Survey: Smartphones by bargain-hunting consumers changing customer-retailer relationship

New York City -- A survey released Wednesday by Accenture revealed that the growing use of smartphone technology and the economic downturn have encouraged cost-conscious consumers to explore alternative retail channels, such as online and smartphones, to secure bargains.

According to the survey of 1,000 consumers in 10 countries, 79% of smartphone users would find it useful to download money-off coupons to their phones, and 73% would like to receive instant money-off coupons as they pass by an item in a store. Conversely, just 48% of smartphone users have downloaded a coupon from their PCs.

Accenture’s findings suggest that couponing could become a more important part of the retail experience as smartphone technology becomes more widespread, and if retailers are adept at using customer analytics to target messages and deals to consumers. Notably, 48% of conventional cell phone users plan to buy a smartphone in the next 12 months.

The results of the survey also indicate that smartphone technology is changing the relationship between customers and retailers. Many smartphone users said that they prefer using their mobile device rather than interacting with a store employee for simple tasks. According to the survey, 73% favor using their smartphone to handle simple tasks compared with 15% who favor interaction with an employee. Similarly, 71% favor using their smartphone to identify a store with a desired item in stock, while 17% would prefer to get that information by speaking to an employee.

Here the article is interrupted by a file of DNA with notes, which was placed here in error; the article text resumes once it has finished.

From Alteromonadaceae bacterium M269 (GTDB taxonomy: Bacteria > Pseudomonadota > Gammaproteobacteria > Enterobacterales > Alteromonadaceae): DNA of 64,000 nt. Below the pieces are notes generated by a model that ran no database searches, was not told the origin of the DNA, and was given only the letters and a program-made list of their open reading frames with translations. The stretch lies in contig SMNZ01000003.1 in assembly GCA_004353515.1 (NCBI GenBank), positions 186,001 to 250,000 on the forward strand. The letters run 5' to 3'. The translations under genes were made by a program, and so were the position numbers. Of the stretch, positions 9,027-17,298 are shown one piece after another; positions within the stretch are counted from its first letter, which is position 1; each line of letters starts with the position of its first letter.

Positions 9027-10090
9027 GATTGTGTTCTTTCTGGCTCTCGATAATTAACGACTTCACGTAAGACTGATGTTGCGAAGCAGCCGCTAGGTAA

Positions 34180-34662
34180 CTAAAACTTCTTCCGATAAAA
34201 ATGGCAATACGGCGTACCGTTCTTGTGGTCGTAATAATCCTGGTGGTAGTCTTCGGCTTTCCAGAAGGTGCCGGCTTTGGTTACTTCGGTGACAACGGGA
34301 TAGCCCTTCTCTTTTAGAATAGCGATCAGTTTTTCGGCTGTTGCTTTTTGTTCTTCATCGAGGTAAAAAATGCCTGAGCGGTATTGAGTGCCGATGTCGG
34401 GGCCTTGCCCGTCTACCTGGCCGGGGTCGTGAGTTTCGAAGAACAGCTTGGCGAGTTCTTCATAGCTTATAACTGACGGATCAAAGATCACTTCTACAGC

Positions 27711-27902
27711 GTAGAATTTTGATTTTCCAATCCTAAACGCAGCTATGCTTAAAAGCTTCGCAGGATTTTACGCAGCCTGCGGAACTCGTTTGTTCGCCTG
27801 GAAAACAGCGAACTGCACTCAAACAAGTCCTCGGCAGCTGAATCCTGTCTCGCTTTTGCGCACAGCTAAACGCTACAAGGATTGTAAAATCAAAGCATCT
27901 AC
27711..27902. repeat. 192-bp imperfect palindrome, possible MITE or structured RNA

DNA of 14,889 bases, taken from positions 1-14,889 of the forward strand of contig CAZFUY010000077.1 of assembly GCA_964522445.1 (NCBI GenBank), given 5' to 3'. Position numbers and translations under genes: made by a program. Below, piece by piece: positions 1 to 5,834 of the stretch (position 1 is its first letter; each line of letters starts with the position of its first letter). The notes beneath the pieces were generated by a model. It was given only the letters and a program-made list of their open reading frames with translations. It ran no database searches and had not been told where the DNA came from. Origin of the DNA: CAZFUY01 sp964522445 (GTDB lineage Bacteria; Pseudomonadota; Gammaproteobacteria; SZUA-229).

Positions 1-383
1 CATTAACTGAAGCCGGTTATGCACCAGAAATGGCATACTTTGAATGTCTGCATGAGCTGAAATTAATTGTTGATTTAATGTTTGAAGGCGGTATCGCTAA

“Smartphones will permanently change the relationship between the store and the shopper,” said Janet Hoffman, managing director of Accenture’s Retail practice. “Today’s tech-savvy consumer wants a seamless shopping experience across store, mobile or online at a time that suits them.”

Hoffman added that, ultimately, this trend will lead to a new definition of the store. “Purpose, place and size are all up for debate. Already we are seeing some shoppers treating stores more like a showroom to test products and then making their purchase online,” she said.

Privacy, however, remains a key concern of consumers, and could have a negative impact on the growing use of smartphones for shopping. More than half of respondents (54%) worry that using smartphones will erode their privacy. Among the other smartphone shopping concerns voiced, 59% fear losing the personal touch from store employees, and 39% believe that products would get more expensive.

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